Just for the sake of argument, let us assume an internet where your computer can interpret any input you throw at it. This includes searching through text, voice, or any other media whatsoever. Not to mention, any consumable content is perfectly tailor-made for you. 

In fact, we are at the doorsteps of this revolutionary phase of the internet. Not to mention, some of the use cases of Web 3.0 have already been set to move through various web infrastructures. That is why, in this article, we are going to discuss everything you should know about Web 3.0. 

Also Read: What is Metaverse? Everything You Need to Know!

What Properly Defines Web 3.0? 

If you are wondering what is Web 3.0, it is basically the third iteration of the internet where apps and websites can interact in a human-like manner through the efforts of technologies such as Machine Learning, Big Data, Decentralized Ledger Technology (DLT), and more.  

Tim Berners-Lee, the inventor of the World Wide Web (www) initially coined the term Semantic Web to define Web 3.0. Web 3.0 envisions interacting with data in a decentralized manner, creating an interconnection among various networks. 

This, in turn, would be a huge leap from the current generation (Web 2.0). Furthermore, Web 3.0 strives to create a seamless interaction between the user and machine ensuring a more conceptual and contextual understanding of the information.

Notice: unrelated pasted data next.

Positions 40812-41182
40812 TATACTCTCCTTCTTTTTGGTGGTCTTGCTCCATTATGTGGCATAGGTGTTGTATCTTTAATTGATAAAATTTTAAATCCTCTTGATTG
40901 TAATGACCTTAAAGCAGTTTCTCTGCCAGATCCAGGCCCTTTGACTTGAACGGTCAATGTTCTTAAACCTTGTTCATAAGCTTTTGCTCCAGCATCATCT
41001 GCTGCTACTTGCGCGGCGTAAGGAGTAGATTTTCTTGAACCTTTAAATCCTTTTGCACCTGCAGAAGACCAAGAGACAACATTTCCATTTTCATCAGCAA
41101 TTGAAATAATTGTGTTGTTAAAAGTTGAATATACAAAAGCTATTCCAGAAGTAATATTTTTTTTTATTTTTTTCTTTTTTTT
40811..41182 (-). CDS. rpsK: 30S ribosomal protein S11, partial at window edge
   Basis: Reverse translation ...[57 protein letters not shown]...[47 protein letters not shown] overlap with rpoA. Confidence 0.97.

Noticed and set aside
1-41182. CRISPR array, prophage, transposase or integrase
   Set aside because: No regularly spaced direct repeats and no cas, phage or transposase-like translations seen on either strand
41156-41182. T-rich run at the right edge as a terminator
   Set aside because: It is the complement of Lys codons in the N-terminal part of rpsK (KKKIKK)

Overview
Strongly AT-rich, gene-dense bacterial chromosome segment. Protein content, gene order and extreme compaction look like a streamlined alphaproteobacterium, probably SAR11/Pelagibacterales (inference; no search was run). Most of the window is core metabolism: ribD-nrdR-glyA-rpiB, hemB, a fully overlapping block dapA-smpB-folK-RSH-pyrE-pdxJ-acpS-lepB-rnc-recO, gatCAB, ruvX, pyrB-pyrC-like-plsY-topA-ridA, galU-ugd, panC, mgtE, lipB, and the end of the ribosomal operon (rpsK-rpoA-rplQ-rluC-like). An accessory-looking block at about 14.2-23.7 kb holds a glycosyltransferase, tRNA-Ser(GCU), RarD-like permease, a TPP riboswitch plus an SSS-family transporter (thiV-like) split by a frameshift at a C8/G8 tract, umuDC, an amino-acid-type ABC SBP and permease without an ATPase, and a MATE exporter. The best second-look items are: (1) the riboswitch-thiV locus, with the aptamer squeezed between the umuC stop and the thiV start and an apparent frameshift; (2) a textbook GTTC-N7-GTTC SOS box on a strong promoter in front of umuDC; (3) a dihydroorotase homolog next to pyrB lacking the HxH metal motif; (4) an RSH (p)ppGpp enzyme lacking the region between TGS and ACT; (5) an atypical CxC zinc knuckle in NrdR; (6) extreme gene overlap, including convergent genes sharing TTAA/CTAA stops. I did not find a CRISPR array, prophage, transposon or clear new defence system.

Evolution of Web 3.0

Considering the pace of technological advancements, the evolution of Web 3.0 from its older generation is evident. Combining the web tools currently present and the backup of cutting-edge technology such as Artificial intelligence and Machine learning, Web 3.0 is going to be the internet of the people. Here’s how the internet evolved over the course of years: 

1. Web 1.0 (1989-2005)

Also known as the Static Web, Web 1.0 was the era when the internet was first introduced back in the 1990s. Apart from offering limited information, there was almost negligible user interaction whatsoever.  

These are the times when commenting on an article wasn’t even a thing. Not to mention, Web 1.0 wasn’t backed by complex algorithms, as a result, users could hardly find relevant information. During this time, curating content was only done by a selected few with the majority of the information coming from directories

2. Web 2.0 (2005-Present)

Web 2.0 also known as the Social Web, introduced the idea of interaction among users, all thanks to the advancements in web technologies such as HTML5, JavaScript, CSS3, etc. Around this time, tech startups such as YouTubeWikipedia, and Facebook emerged to the surface. 

This created the opportunity for social networking websites and user-generated content, where data was distributed and shared among several platforms. Currently, we are in the midst of transitioning from Web 2.0 to Web 3.0. 

3. Web 3.0 (Yet to Come)

This next iteration of the internet is going to process information with Artificial Intelligence, where smart programs would assist users in every way possible. The term Semantic Web best defines this version of the internet.  

Web 3.0 can automatically create an interface among its users and connected smart devices. This, in turn, would result in tailored made content curated for individual users. 

Salient Features of Web 3.0

Web 3.0 offers more on the table than anticipated. To understand better, here are some of the most prominent features of Web 3.0 that set it apart from previous generations: 

1. Semantic Web